This overview presents the main topics this course will cover, and provides a summary of the key impacts and challenges of a 4°C warmer world.
Week 1: Observed Climate Changes and Impacts: Hundreds of Thousands of Years to Now
This module outlines the historical observed changes in the climate system leading up to the present day and the impacts that can now be attributed to human-induced climate change. It examines the rise of greenhouse gas emissions since preindustrial times, while explaining the link between CO2 concentrations and the rising global mean temperature, ocean heat storage and sea-level rise, as well as uncertainties in the scientific evidence. It also describes the trends of increasing loss of ice in Greenland and Antarctica, increasing loss of Arctic sea ice, melting mountain glaciers, increased heat waves and extreme temperatures, and drought and aridity trends.
Week 2: Possible 21st Century Climates
This module provides an overview of the projected changes in climate leading up to the end of the 21st century. It describes the likelihood of a 4°C warmer world by 2100 AD and enables a deeper understanding of various climate models with different projections and key areas of uncertainty. It also reviews possible responses from natural systems, explaining how the projected climatic changes from 2°C to 4°C warming could result in sea-level rise, heat waves and extreme temperatures, and ocean acidification.
Week 3: Life in a 4°C Warmer World
a) Impacts Across Key Human Support Systems
This module presents an overview of current and projected climate impacts across key human support systems, such as agriculture and food production, water resources, ecosystems and biodiversity, and human health. Each of these human support systems will be negatively impacted by climate change under a 4°C warming scenario, resulting in adverse consequences for development, such as: diminishing crop yields, which threaten food production and human health; loss of biodiversity; the spread of vector-borne diseases; and water scarcity.
b) Risks of Large-Scale and Disruptive Changes in the Climate System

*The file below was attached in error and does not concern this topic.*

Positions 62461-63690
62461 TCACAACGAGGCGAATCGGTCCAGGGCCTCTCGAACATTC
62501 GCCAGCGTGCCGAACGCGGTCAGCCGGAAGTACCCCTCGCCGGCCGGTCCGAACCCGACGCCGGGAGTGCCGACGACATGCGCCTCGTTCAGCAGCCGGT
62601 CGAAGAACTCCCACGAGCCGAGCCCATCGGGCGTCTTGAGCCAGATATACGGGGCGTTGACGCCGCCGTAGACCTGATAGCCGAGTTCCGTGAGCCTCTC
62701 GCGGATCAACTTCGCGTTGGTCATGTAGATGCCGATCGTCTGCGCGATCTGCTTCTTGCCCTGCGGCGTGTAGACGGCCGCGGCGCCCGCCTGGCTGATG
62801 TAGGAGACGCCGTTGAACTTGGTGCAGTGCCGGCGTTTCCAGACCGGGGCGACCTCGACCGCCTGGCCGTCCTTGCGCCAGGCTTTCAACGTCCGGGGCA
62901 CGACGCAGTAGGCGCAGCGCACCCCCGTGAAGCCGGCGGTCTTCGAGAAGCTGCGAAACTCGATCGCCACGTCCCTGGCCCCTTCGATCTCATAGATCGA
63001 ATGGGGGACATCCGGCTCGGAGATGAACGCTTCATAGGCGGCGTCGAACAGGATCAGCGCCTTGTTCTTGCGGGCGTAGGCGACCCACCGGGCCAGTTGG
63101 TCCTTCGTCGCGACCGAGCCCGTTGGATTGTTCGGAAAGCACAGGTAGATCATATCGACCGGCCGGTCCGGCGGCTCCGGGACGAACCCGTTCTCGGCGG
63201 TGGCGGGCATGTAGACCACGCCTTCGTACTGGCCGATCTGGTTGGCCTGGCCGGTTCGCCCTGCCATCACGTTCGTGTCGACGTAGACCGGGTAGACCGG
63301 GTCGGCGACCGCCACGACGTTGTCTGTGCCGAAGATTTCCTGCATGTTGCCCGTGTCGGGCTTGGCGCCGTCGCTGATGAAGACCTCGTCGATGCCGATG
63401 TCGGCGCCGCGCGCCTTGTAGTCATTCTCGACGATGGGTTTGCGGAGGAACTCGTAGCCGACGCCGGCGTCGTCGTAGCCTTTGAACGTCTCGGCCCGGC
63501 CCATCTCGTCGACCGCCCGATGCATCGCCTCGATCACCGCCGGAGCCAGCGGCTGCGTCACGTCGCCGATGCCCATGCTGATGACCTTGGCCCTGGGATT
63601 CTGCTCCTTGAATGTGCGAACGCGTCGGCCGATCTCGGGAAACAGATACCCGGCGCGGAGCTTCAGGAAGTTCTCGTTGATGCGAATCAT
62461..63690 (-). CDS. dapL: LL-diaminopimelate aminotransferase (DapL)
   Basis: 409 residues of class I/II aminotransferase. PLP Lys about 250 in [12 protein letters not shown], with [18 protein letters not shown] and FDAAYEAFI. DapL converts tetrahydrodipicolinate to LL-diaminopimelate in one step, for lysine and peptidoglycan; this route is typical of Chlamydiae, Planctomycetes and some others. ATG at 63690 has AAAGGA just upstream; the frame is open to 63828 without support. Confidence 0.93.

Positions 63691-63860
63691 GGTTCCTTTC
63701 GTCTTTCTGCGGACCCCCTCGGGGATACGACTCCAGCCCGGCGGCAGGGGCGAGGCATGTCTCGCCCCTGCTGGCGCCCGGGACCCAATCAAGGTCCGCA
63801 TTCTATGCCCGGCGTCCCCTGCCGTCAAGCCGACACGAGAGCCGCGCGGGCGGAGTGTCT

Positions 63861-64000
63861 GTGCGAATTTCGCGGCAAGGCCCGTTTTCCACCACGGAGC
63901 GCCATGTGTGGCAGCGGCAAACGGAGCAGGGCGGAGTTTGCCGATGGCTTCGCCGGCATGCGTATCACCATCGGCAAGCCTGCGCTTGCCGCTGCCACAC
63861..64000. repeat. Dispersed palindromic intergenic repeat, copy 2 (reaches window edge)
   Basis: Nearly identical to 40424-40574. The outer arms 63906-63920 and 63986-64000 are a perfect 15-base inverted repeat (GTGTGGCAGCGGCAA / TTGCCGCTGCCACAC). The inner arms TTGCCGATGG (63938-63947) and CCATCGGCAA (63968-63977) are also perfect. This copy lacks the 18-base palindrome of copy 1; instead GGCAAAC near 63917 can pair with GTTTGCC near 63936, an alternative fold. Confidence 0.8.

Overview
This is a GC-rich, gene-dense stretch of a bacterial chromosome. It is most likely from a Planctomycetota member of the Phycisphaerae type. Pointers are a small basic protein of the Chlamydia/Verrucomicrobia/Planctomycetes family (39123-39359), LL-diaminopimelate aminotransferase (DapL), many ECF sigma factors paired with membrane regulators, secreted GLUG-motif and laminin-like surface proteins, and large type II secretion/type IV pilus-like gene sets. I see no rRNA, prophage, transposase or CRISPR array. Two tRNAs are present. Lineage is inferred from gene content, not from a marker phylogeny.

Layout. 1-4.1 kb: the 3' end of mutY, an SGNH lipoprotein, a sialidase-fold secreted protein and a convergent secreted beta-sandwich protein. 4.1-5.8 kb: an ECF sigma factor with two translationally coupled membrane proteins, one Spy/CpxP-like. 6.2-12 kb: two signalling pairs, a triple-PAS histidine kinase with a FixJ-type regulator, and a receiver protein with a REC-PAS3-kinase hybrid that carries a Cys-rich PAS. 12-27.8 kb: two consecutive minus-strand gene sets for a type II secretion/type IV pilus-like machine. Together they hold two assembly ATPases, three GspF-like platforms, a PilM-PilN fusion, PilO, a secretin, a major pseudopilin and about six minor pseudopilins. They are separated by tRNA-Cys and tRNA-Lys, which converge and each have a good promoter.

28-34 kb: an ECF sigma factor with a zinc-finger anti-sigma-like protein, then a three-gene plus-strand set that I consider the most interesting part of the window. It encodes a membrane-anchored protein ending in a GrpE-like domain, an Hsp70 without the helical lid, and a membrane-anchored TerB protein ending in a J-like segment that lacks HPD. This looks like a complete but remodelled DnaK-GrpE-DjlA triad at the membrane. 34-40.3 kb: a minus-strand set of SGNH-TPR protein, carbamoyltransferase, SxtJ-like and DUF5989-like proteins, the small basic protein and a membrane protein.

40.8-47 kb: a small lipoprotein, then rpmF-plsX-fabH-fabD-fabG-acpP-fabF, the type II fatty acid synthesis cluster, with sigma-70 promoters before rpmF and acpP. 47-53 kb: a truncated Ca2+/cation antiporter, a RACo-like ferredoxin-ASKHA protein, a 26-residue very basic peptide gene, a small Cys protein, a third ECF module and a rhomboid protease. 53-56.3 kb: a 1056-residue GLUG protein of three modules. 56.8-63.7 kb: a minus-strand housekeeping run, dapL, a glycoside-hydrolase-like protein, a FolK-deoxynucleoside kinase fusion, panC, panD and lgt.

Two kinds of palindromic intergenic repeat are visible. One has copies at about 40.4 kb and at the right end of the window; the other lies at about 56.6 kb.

This module brings together information from earlier modules, by considering how the impacts of, risks from and vulnerabilities to climate change may scale with increasing levels of CO2 concentrations and global mean warming. It highlights the risks of nonlinear and cascading impacts and the risk of crossing critical thresholds for nonlinear tipping elements of the Earth system, which could dramatically increase vulnerability to climate change and impose multiple stresses on development.
Week 4: What Can We Do About It? The Choice Is in Your Hands (Discussion)
After having outlined the scientific evidence in previous modules, this final module goes beyond the Turn Down the Heat report and provides a discussion on what mitigation and adaptation action is needed to help avoid a 4°C world, while also decreasing vulnerability to climate change impacts and building climate resilience. Since no single solution exists, this module will share perspectives from a range of actors on a range of key policy measures and climate actions. Track 1 (for the general public) will showcase how different lifestyles may affect changes in the climate and explore everyday choices that can help mitigate climate change and decrease vulnerability to its impacts. Track 2 (for policymakers) invites leaders from various countries, the World Bank, the International Monetary Fund and civil society to exchange ideas and examples of effective policies and actions that can help in the transition towards a low-emissions and climate-resilient development path.
Depending on your particular interest, you can choose to participate in one of two tracks as an optional activity.
- Track 1: Climate Champions
- Track 2: Policy and Leadership